This year’s 25th anniversary of the Fall of the Berlin Wall presents us with the perfect opportunity to look back at the history making visits of American presidents to this German metropolis that, for almost 45 years, was synonymous with the Cold War in Europe. Join German Historian Anette Isaacs as she relates the intriguing background stories of why President Kennedy emphatically proclaimed that he was a Berliner and what inspired President Reagan to encourage the Soviets to “tear down that Wall”! (Please note: this program will be available from early fall of 2014)
Operation Freedom – The Berlin Airlift: 65th Anniversary Lecture! (1949-2013)
It was perhaps one of the greatest adventures in American military history: the Berlin airlift of 1948/49! When Soviet troops closed all access routes to West- Berlin by land, sea, and rail, thus threatening the lives of 2.5 million people and provoking the first major international crisis of the Cold War. American General Lucius D. Clay did not hesitate, and proceeded to build a bold and fantastic bridge across the sky, involving 700 planes and 250 000 flights over a period of 14 months! Join German Historian Anette Isaacs for a fascinating discussion of this exciting time in her country’s postwar history.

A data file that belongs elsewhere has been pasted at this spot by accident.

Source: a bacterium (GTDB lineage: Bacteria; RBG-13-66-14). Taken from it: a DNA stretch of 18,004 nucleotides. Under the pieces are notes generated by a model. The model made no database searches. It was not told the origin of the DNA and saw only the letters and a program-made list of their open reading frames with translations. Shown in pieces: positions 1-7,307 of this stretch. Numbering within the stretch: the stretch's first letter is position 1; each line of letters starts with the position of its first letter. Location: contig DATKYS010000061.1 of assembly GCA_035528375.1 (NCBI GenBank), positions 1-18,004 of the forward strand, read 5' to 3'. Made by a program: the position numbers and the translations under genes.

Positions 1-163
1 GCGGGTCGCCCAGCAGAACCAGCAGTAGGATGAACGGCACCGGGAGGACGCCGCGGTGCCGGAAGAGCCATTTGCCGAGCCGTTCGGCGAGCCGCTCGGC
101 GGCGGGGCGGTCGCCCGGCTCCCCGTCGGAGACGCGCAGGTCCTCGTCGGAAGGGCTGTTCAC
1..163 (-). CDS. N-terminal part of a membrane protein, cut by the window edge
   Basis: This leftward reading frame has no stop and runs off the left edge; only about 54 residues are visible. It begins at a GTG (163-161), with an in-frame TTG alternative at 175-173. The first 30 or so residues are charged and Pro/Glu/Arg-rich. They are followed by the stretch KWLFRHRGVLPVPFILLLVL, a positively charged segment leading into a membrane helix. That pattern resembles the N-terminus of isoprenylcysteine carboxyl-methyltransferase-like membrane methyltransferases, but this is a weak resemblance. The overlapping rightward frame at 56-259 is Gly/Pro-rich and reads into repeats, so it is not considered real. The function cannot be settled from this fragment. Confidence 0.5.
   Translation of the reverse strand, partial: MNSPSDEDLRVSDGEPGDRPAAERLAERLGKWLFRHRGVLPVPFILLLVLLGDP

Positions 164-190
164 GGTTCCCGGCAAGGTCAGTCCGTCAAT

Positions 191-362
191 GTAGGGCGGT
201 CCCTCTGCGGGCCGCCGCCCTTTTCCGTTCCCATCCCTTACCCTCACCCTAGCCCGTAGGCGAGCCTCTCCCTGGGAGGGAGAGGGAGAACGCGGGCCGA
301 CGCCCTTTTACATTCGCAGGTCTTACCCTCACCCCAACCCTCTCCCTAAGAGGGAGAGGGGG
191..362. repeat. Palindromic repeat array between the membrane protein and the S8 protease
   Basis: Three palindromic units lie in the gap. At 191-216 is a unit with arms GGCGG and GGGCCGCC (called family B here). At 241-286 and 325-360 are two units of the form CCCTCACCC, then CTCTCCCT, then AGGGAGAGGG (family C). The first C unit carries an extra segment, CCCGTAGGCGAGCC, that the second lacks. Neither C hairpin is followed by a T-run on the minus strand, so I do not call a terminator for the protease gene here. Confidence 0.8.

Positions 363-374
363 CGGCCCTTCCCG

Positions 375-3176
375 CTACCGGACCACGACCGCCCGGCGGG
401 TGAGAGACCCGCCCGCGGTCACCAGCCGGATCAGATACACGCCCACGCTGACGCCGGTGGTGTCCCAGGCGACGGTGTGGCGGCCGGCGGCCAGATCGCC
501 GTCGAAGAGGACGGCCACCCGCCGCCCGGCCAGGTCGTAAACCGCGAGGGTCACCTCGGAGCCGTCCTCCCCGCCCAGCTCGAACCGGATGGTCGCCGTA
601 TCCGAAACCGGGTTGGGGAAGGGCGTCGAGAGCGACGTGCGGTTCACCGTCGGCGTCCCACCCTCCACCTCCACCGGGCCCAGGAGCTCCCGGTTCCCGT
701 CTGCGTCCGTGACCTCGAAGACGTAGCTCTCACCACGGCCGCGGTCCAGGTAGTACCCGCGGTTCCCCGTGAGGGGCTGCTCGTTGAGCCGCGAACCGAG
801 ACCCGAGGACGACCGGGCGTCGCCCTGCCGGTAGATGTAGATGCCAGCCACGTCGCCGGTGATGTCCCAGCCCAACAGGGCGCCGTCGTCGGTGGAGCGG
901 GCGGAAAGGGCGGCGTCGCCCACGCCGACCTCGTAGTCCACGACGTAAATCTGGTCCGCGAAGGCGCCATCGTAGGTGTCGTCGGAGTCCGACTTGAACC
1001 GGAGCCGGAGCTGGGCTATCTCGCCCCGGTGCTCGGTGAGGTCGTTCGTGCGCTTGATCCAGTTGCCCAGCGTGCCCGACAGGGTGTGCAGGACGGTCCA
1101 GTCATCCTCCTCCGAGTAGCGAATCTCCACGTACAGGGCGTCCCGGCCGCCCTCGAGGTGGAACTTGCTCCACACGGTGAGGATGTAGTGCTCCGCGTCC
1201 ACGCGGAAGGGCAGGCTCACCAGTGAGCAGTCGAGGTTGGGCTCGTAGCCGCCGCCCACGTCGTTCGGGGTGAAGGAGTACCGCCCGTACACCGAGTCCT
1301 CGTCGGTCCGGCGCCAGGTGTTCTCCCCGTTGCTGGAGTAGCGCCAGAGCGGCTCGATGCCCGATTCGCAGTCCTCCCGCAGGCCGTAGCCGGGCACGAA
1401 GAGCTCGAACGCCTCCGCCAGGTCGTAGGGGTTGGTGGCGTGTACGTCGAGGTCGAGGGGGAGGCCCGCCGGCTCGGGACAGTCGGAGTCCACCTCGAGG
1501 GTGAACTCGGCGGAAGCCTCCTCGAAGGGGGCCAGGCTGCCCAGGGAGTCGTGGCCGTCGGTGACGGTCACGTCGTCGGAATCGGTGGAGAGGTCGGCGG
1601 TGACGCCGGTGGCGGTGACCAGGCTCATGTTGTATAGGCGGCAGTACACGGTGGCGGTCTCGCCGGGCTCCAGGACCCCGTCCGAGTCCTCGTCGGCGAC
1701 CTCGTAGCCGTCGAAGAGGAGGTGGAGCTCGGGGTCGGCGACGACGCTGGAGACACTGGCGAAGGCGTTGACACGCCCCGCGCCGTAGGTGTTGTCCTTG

Programs relating to the 75th anniversary of the beginning of World War II (1939-2014):
Between Normality and Terror: Everyday Life in Nazi Germany
Seventy-five years after the beginning of World War II, most of today’s research on Nazi Germany is focused on its system of terror that ultimately led to the death and destruction of millions of people. While we will discuss the role of governmental surveillance and brutality, we want to first and foremost explore what daily life was like for ordinary citizens in 1930s Germany. By looking at various societal paradigms, such as education, employment, and cultural expression, we will gain insights into how the German people were oscillating between normality and terror and how the Nazis were able to turn Germany into a brutal and horrific dictatorship.